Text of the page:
Do you use children’s books to teach grammar? Bring them into your secondary classroom and use these bright and colorful books to teach grammar concepts.
In my classroom library, I keep baskets of children’s books. (I sometimes call them “everybody books.”) My students read them, and I often use those books to emphasize literary devices.
Another idea is to use children’s books to teach grammar. These books typically have hard covers, bright pictures, and non-threatening sentences. Plus, children’s books are often inexpensive (compared to YA books), and you might have enough books for all students to have one.
Here are four quick ways to use children’s books to teach grammar.
Use alphabet books for the eight parts of speech.
I love most alphabet books, but my favorite set is the Alpha Tales series from Scholastic. These books are stories – more than pictures. Each letter has its own book with pictures and a story centered around that letter. The final page prompts readers to find pictures of “things” that begin with the assigned letter. Plugging “nouns” in for the word “things” is easy to do. Here is part of the from the “E” book:
The only adjectives are “excellent” and “exciting.” The rest are nouns! For advancement, what verbs start with “E”? Earn, empty, exercise.
These books are a family favorite for learning sounds and the final page really lends itself to teaching nouns. They also work well as kids work on other parts of speech. For instance, the book “Z” is about Zach, the lazy zebra.
It has “Z” nouns – Zach, zoo, zucchini, and ziti.
It has “Z” verbs – zap, zoom, and zigzag.
It has “Z” adjectives – zany and zillion.
Go grammar hunting.
I’ve outlined specifics of going on a grammar hunt before, but basically, students choose a grammar concept to “hunt” and find examples. Picture books are perfect for hunting different concepts. For instance, a student might want to hunt for pronouns and antecedents. Another might find gerunds. I often let students choose what concept to hunt.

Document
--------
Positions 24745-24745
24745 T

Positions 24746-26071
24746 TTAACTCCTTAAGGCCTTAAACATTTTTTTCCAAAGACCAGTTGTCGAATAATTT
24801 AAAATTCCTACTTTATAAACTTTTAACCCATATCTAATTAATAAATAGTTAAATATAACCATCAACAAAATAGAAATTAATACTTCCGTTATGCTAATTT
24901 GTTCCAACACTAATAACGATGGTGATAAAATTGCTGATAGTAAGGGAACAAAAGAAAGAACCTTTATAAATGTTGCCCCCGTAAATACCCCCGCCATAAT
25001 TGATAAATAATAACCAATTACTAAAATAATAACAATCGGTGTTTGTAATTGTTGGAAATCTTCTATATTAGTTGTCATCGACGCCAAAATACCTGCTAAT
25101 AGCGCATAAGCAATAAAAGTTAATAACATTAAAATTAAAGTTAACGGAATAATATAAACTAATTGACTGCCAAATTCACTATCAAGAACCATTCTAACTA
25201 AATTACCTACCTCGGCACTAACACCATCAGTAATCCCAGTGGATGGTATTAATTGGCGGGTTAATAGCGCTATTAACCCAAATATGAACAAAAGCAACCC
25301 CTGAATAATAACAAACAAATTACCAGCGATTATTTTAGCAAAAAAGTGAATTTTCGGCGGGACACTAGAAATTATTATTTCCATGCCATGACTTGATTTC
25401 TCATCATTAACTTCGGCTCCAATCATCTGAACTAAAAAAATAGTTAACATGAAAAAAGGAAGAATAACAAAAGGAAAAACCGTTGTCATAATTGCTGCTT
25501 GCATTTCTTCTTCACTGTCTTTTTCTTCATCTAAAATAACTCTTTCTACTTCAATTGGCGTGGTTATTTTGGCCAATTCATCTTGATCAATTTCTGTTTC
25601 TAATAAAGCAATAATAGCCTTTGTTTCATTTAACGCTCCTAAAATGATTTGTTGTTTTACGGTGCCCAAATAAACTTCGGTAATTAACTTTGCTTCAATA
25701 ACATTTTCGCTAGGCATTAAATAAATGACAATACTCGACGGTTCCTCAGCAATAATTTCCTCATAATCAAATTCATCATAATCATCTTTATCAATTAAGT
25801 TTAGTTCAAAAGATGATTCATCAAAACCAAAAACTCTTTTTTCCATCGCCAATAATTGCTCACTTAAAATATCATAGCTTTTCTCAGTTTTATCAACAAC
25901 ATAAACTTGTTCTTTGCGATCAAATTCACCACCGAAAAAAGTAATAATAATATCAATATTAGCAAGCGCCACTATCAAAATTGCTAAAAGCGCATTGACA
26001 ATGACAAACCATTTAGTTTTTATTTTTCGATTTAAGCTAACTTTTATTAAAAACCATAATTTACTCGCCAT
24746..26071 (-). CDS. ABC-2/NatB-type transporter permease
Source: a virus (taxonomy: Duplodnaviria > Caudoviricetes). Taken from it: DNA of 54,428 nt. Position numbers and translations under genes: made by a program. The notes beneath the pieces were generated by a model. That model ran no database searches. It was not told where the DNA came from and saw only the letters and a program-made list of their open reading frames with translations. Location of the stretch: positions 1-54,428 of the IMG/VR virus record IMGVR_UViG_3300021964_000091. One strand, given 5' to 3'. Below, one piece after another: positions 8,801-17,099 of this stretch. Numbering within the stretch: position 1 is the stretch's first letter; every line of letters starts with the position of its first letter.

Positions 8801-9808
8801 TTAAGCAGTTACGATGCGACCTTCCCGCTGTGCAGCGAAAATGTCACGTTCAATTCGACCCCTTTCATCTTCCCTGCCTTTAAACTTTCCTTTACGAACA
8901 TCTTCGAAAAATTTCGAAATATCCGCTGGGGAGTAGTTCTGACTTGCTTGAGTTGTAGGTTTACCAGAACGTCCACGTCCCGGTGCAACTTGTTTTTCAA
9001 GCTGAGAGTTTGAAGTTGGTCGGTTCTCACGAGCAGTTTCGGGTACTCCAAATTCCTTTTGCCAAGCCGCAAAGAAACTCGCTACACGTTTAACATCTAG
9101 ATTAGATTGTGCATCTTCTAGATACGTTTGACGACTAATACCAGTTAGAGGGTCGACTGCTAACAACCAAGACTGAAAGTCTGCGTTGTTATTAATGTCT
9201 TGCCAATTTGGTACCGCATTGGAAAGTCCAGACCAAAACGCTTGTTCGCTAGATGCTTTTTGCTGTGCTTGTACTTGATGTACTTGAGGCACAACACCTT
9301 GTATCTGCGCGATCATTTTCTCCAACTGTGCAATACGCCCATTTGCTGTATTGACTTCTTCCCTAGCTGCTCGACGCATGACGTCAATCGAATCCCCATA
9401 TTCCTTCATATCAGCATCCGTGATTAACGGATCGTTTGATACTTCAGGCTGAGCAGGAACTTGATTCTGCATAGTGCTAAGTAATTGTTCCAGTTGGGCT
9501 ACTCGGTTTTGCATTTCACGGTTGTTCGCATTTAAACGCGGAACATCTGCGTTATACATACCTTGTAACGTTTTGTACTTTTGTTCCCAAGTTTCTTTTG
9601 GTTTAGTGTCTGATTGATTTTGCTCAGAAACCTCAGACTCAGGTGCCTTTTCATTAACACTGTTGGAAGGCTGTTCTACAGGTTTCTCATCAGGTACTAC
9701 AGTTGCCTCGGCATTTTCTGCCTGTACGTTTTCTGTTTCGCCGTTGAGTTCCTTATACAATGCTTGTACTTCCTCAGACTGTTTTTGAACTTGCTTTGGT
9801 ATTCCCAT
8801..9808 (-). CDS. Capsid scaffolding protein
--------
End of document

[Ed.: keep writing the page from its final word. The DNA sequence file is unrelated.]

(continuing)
For a hunt, I ask students to choose their concept, and then I hand each student a book. You can keep track of the grammar concept with these task cards. More times than not, students know what their friends are seeking, and they find examples in their books. Review for everyone!
When I organize stations for older students, I put different activities at different stations. Often, I have practice sentences. Another option is to include a station or two with a children’s book. Ask students to find a complex idea (like types of sentences) using a simple book.
The beauty of grammar stations is that each station can be a different piece of work. So while grammar worksheets shouldn’t be the only grammar activity, a station can be a worksheet, another a video, and another a picture book.
Pull mentor sentences.
I know that might sound silly, but I use children’s books to teach grammar ideas such as abstract nouns, interrogative pronouns, and verbals. Why? Well, I simply have discovered the best examples in children’s books. Long lists and funny expressions fill books for younger readers.
These quirky sentences often contain difficult to find examples of grammar concepts. Plus, secondary students enjoy the switch from higher leveled reading. My favorite series for mentor sentences is Mercy Watson.
My students love picture books so much that I created one-pagers for students to find verbs, adjectives, and adverbs. I’ve found that many advanced standards ask students to identify how words contribute to the tone or how words move the plot forward. If students struggle with these concepts, complete a one-pager and ask students to discover how they words move the story forward (or whatever the standard asks). Then, connect that success to a more difficult piece of work.
With the one-pagers, you can also provide a break in the middle of a writing unit. Give students a picture book and ask them to find verbs, adjectives, and adverbs. Sometimes looking at a mentor text (even a picture book) can inspire students to modify the language in their writing. Encourage students to use their completed one-pager as a note sheet for their writing.
I use children’s books to teach grammar! Students enjoy the change in pace, maybe because the books are less intimidating? They are familiar with the stories? They think I’m playing a fun game? (I’m not totally sure!)
Give it a try: find some children’s books and implement one of the above methods into your grammar lessons.